Weight Gain Prevalent in Breast Cancer Survivors
Breast cancer survivors with a familial risk appear to have a high risk of gaining excess weight, according to new data.
Women with a family history of the disease, including those who carry BRCA1 and BRCA2 gene mutations, gained weight at a greater rate than cancer-free women of the same age and menopausal status.
Researchers from Johns Hopkins Kimmel Cancer Center in Baltimore, Maryland, compared weight gain in 303 breast cancer survivors and 307 controls (cancer-free women matched for age and menopausal status). They found that within a 5-year time frame, survivors gained an average of 3.81 pounds, which was significantly more than weight gained in the control group.
Survivors who had received chemotherapy (with or without hormonal therapy) had even greater weight gains. Of the women treated with chemotherapy within 5 years from baseline, 21% gained at least 11 pounds during the follow-up period.
The study was published online July 15 in Cancer Epidemiology, Biomarkers & Prevention.
“Even after controlling for all confounders, we saw increased weight gain,” said lead author Kala Visvanathan, MD, MHS, director of the Clinical Cancer Genetics and Prevention Service at the Sidney Kimmel Comprehensive Cancer Center.
“All of the women in this study had a family history of breast cancer because we were trying to compare women who were very similar,” she said in an interview with Medscape Medical News. “They have unique characteristics, and this makes them more comparable.”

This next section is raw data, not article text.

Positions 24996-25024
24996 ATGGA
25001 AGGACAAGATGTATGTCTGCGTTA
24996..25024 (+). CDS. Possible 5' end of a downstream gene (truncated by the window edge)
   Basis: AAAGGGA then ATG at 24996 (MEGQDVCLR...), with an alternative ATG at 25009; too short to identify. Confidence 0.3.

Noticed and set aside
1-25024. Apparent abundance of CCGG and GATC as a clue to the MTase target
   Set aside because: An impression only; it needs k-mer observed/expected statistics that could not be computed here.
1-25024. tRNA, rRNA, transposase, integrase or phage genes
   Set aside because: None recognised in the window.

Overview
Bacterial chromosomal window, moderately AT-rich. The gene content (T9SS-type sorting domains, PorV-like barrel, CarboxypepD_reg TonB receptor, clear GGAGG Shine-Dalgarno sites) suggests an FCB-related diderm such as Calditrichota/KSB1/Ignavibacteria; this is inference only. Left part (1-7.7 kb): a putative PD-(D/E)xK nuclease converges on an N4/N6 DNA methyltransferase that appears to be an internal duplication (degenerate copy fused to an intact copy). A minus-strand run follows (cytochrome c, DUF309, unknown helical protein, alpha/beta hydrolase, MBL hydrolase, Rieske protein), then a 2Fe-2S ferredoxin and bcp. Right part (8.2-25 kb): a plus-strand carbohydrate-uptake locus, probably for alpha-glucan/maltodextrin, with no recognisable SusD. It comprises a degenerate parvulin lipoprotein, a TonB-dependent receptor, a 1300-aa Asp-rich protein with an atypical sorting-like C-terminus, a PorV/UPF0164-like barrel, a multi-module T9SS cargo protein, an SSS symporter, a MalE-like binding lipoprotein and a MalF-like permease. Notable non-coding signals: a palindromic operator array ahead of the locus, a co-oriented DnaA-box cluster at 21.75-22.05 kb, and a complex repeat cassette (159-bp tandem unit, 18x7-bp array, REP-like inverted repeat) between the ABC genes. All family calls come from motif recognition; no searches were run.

The take-home message for clinicians is that both the physicians and the women should recognize the risk for weight gain and monitor weight, explained Dr Visvanathan. “They should be followed over time and then we need to act upon it if the woman is putting on weight. We need to be providing encouragement to women to optimize their weight post treatment.”
One of the things that Dr Visvanathan and her team are doing is following these women for a longer period so they can get a better idea of the patterns of weight gain. “We need additional studies to understand the underlying mechanism,” she said.
It is possible that these results could apply to a general population of patients with breast cancer, Dr Visvanathan added, but there aren’t any data yet for populations outside of this specific group.
Weight Gain Higher Among Survivors
Previous studies have reported weight gain in cancer survivors and a negative effect of weight gain on survival. However, it is unclear whether survivors gained more weight compared with cancer-free women of similar age and menopausal status.
The authors noted that weight gain and higher body mass index have been associated with an increased risk for a second primary cancer, as well as increasing the risk for breast cancer recurrence.
Dr Visvanathan and her team examined whether breast cancer survivors with a familial risk experienced a greater weight gain after their diagnosis compared with controls without cancer.